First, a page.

Some had talked in class, others had laughed when laughing was out of order. One well-known Danvillian, whose penchant for talking was well known then, as it remains today, is said to have spent more time in the retribution chair than in her first grade classroom. You're smiling, now, aren't you? You think you know who that is, don't you?
When I attended this school it was then called Maple Avenue Elementary and housed grades 1-6 for the west side of Danville. It had been opened only a few years prior to my arrival, and when one looked at the building there was no doubt that it was a school. Today, after all the passing decades, it remains the only building in the system that looks like a school.
Discipline, a word that is vanishing from the educational English language, was never a problem in the Tolliver Tabernacle of Tutelage. Her formidable presence was normally sufficient to quell any riotous rebellion, but her "back-up," in matters of behavior, hung on the wall of her office. It was a smoothly finished paddle with three holes bored through the surface, and one only needed to imagine what velocity that long arm could achieve, as it rushed to the target area of "tush." Most remained on the good side of Edna L.
Problem in the hallway
In my third year, having escaped any particular notice from "she who must be obeyed," I encountered a problem in the hallway. The next few minutes were filled with tension and decisive action. I felt the former and produced the latter, but just as I prepared to move onward I heard the jangle of death. She was moving toward me, and even though my back was turned, the jangle was bringing me ever nearer to certain calamity.
I was escorted to the hinterland of hidden torture. I was ushered into the room and told to assume the position. As I did so, I could hear the instrument of my pontificating-posterior abuse being removed from the Wailing Wall.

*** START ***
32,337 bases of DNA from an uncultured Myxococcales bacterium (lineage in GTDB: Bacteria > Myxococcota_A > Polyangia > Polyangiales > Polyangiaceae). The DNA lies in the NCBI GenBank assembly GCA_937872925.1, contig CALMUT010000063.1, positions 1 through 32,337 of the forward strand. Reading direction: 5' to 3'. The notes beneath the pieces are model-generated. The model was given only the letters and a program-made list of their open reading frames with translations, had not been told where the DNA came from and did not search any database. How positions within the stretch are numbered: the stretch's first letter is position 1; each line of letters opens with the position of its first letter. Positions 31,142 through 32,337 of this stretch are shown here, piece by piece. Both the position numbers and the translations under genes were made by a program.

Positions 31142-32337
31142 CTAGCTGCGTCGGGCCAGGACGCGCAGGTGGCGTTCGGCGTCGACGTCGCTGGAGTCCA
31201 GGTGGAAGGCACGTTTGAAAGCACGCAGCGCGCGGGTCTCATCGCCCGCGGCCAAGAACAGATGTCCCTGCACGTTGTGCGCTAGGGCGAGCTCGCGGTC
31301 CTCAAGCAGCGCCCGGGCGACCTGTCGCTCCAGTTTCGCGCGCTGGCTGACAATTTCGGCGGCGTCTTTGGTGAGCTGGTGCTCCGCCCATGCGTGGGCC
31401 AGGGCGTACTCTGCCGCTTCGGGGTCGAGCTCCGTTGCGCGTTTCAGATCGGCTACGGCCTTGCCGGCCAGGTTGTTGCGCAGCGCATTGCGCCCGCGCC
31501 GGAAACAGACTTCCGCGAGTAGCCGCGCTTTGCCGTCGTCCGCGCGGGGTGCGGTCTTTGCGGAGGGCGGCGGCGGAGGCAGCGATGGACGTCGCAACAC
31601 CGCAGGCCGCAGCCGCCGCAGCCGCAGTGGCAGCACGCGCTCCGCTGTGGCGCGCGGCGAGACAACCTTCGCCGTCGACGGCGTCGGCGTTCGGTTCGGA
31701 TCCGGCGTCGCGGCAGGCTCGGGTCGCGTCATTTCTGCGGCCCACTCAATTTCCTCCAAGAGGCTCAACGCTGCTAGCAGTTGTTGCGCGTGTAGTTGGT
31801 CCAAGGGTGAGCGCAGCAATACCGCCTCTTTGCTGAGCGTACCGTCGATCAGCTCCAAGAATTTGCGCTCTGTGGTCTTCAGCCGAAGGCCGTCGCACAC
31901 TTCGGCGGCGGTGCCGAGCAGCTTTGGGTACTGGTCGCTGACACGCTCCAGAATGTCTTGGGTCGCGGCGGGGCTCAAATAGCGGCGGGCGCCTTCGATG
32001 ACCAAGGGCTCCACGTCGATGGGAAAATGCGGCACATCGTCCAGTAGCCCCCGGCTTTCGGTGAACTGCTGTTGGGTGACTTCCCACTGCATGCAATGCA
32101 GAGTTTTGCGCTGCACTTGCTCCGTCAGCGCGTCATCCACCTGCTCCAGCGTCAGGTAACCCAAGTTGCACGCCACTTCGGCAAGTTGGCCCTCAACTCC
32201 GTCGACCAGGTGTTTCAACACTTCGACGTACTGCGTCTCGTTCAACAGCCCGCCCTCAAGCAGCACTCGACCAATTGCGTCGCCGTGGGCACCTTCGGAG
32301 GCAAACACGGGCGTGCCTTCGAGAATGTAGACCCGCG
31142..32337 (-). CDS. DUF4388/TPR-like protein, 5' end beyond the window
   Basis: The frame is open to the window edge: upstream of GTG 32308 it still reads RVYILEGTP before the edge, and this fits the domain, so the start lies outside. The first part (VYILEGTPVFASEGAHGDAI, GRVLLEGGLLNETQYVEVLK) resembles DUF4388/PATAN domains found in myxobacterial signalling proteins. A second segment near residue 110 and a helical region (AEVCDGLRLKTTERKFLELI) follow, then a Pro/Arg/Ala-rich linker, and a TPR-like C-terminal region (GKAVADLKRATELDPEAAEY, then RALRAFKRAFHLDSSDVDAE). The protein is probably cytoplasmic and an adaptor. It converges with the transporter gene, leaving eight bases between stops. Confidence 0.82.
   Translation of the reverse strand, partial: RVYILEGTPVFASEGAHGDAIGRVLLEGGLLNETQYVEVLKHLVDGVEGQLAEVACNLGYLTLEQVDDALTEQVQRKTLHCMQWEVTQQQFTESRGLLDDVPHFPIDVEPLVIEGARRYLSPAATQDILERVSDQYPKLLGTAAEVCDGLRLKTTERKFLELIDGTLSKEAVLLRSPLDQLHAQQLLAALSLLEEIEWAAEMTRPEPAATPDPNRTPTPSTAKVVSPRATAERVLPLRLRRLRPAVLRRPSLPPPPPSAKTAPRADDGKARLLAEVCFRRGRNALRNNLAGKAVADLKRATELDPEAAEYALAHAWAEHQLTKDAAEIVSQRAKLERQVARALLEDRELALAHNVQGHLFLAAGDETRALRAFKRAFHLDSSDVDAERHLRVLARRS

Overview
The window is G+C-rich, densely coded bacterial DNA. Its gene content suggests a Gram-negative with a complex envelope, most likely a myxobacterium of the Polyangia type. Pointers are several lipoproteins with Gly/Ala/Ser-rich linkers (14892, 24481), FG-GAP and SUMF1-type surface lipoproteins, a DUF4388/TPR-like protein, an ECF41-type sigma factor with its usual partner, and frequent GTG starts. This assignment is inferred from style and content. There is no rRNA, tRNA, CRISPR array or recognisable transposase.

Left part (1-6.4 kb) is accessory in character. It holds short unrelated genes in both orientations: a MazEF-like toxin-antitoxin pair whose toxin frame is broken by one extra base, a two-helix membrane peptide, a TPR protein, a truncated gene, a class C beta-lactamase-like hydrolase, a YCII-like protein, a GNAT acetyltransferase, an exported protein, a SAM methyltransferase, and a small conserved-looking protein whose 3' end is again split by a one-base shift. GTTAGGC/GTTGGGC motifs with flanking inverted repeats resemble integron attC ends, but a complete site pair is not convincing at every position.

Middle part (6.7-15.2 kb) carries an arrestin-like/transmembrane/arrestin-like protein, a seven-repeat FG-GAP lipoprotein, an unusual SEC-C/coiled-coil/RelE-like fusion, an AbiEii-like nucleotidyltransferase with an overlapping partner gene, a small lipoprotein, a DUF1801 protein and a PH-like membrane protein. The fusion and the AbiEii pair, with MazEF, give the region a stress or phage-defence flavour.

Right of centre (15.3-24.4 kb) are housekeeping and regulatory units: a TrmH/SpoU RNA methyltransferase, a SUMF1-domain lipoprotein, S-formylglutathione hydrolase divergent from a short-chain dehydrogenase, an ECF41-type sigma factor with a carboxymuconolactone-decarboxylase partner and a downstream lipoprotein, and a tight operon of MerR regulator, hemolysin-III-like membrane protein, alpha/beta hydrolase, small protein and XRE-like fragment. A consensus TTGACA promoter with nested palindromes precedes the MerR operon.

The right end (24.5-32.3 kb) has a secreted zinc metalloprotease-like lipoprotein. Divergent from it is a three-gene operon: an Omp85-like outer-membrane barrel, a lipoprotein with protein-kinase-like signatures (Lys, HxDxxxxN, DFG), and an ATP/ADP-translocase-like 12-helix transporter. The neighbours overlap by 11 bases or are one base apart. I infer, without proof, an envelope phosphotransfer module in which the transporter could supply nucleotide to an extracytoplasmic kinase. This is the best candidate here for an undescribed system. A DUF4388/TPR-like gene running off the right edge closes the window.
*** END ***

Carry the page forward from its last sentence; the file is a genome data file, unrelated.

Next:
She hit me three times. I deserved it. My subsequent behavior was exemplary. She did what was needed. She also scared the hell out of me.
Fast forward to our teachers today. A student defies, decries, destroys, detains and dares anyone to attempt correction. What are the teachers to do? Who cares? What support do they garner from parents who have allowed childish behavior, and watch as it is fostered onto those whose only interest is to teach them the subject matter and aid them in their learning to live with others.
In my young mis-adventure, I was paddled. I behaved, from that day forward, in the hallways and classrooms. The jangle became the constant reminder that someone was watching and the school building was never going to be used for any purpose other than learning. Today, the student who demonstrates an unwillingness to cooperate in the learning process is dealt with much more gingerly, and some say will much less success.
The educational act, based upon not leaving any child behind, would be far better served by the manner in which Edna L. Tolliver addressed the behind.
Edward Clark is a Danville businessman and a community columnist for The Advocate.